2. The best available western scientific, Inuit Qaujimajatuqangit and/or community information related to the Proposal, including the reasons in support of the Proposal, as well as relevant evidence - and argument, if the proponent wishes - to reasonably justify the proposed decision;
3. A reasonably-detailed summary of what relevant consultations have been undertaken, and with whom – including a report of the matters consulted on, the views raised by those consulted, and the results of the consultations; if Government is the proponent, or one of the proponents, it should also indicate, where appropriate, what accommodations, if any, it has made as a result of the consultation process;
4. If the matter is urgent or otherwise time-sensitive, the provision of reasons and supporting evidence for fast-tracking the Proposal; and
5. All of the above translated into English or Inuktitut (Inuinnaqtun), as the case may be – except that supporting documentation over 10 pages in length need not be translated if accompanied by a reasonably-detailed, translated summary.
NWMB Hearing Rules:
The following set of eighteen (18) Hearing Rules (Rules) applies to all in-person hearings. They also apply – with changes as necessary – to electronic and written hearings. The Board reserves the right to modify the Rules for any particular in-person, electronic or written hearing. The NWMB publishes a set of Rules for each hearing. Hearing parties, interested persons and organizations, and the public are advised to consult the specific Rules for the hearing(s) they will be attending.
1. The hearing shall be open to the public, with notice provided to the public at least sixty (60) days prior to the commencement of the hearing. Part of the hearing may be conducted in camera, where the NWMB considers that confidential or sensitive matters may be disclosed or discussed.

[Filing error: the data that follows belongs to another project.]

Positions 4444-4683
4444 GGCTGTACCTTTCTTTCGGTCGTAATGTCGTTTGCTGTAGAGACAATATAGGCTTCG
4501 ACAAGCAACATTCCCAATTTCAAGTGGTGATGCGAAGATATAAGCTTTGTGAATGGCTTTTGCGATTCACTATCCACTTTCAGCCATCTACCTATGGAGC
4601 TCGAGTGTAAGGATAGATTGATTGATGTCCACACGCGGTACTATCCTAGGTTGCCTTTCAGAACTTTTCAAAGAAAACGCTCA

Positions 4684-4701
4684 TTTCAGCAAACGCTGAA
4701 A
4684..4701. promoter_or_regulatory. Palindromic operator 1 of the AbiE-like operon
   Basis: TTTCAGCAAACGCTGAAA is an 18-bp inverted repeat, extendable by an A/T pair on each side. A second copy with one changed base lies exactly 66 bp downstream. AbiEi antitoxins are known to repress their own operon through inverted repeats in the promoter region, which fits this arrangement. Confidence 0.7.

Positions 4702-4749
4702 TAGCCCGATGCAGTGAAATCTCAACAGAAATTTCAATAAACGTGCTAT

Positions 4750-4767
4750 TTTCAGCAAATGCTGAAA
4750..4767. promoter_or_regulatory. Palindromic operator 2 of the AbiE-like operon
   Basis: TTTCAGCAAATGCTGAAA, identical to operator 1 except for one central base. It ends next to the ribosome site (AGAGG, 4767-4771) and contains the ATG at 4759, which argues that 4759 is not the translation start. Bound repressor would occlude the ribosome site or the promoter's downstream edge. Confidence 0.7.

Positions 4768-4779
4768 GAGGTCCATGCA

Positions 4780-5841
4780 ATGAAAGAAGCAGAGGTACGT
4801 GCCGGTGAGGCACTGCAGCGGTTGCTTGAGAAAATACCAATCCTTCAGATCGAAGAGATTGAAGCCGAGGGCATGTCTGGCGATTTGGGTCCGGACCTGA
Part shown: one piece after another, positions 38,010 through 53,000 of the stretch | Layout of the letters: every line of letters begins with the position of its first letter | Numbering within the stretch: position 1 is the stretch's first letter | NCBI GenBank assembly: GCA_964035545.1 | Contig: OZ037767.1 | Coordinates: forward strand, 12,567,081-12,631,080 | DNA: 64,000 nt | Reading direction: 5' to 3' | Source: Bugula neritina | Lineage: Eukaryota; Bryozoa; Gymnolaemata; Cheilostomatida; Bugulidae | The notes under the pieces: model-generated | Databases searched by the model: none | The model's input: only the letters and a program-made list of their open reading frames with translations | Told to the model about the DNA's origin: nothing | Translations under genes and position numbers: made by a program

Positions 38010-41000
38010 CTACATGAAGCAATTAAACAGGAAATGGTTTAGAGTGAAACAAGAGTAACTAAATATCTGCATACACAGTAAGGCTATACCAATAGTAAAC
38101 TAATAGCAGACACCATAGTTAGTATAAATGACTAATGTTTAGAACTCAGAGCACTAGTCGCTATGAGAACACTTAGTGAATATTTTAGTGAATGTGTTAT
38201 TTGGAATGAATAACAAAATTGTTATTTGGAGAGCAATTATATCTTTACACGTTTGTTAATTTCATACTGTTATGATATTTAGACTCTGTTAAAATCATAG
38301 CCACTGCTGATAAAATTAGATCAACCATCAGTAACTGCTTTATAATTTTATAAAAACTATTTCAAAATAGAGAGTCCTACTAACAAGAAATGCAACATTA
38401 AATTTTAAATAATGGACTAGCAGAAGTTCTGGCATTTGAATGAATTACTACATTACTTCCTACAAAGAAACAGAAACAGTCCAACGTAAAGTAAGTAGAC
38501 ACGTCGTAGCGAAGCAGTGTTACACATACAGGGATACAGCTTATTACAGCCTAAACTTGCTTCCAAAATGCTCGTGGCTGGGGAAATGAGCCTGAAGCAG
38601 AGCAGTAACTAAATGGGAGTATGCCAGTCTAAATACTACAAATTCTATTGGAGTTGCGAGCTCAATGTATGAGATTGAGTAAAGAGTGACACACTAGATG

2. Any interested person or body may file with the NWMB a written submission and supporting documentation in response to the “Proposal for Decision” – duly translated into Inuktitut/Inuinnaqtun or English as the case may be – by no later than 5:00 p.m. on [month/day/year].
3. Unless persuasive written and translated reasons are provided to the NWMB for late filing, the NWMB will not consider materials for this hearing that are not filed on time.
4. The requirement for translation of written submissions and supporting documentation filed with the NWMB does not apply to individual members of the public.
5. For all others who file supporting documentation with the NWMB, the requirement for translation does not apply to such documents over 10 pages in length, as long as each supporting document that is not translated is accompanied by a concise, translated summary (English and Inuktitut/Inuinnaqtun) at least two (2) pages in length.
6. The NWMB shall ensure that all materials filed with it or produced by it are made publicly available, subject to relevant confidentiality or privacy concerns.
7. The NWMB shall provide simultaneous English and Inuktitut translation at the hearing, to the extent reasonably possible.
8. A quorum of NWMB members shall be present at the hearing.
9. Any representative or agent of the Government of Canada or Government of Nunavut, any Hunters and Trappers Organization or Regional Wildlife Organization and any Inuk shall be accorded the status of party at the hearing.